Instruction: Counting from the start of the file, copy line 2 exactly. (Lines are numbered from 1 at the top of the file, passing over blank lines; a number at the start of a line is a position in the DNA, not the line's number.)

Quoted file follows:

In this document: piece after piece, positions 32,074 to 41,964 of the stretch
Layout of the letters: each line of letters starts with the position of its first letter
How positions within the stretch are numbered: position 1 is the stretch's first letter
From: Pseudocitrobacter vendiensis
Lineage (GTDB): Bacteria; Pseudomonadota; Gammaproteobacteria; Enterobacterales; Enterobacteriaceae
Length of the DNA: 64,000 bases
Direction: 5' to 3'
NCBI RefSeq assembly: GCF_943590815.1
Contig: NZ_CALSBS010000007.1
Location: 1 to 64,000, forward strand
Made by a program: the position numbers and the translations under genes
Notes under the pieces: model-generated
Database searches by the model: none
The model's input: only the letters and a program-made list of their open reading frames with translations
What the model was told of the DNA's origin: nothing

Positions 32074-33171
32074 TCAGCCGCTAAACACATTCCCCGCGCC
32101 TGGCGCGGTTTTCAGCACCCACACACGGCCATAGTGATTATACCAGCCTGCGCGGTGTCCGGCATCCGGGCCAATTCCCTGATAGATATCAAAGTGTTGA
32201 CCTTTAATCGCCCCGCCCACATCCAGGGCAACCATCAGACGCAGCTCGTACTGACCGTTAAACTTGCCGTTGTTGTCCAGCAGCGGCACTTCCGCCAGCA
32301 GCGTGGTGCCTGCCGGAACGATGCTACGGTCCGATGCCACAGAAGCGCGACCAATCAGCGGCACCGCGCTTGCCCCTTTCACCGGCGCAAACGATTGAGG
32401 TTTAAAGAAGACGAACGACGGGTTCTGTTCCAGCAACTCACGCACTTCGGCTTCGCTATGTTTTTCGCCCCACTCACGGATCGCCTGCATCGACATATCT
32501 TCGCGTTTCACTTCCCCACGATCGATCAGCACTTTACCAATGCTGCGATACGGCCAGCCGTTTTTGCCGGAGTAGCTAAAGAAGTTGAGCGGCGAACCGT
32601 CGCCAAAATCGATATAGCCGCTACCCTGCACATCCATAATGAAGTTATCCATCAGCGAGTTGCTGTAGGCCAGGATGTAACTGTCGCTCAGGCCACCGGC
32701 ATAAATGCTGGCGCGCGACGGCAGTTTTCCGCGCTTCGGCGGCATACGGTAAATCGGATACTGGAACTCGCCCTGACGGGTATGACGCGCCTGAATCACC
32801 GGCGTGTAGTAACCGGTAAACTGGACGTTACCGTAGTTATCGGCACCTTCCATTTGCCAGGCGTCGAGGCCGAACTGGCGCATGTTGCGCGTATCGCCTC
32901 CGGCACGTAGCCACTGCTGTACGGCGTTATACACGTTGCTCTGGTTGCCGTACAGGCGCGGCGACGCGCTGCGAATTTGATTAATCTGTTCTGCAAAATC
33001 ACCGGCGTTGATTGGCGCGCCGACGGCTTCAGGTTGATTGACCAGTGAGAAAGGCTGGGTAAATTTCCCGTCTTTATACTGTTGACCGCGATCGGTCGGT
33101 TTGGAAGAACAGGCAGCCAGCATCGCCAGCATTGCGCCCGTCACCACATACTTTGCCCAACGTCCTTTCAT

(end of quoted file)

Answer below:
Layout of the letters: each line of letters starts with the position of its first letter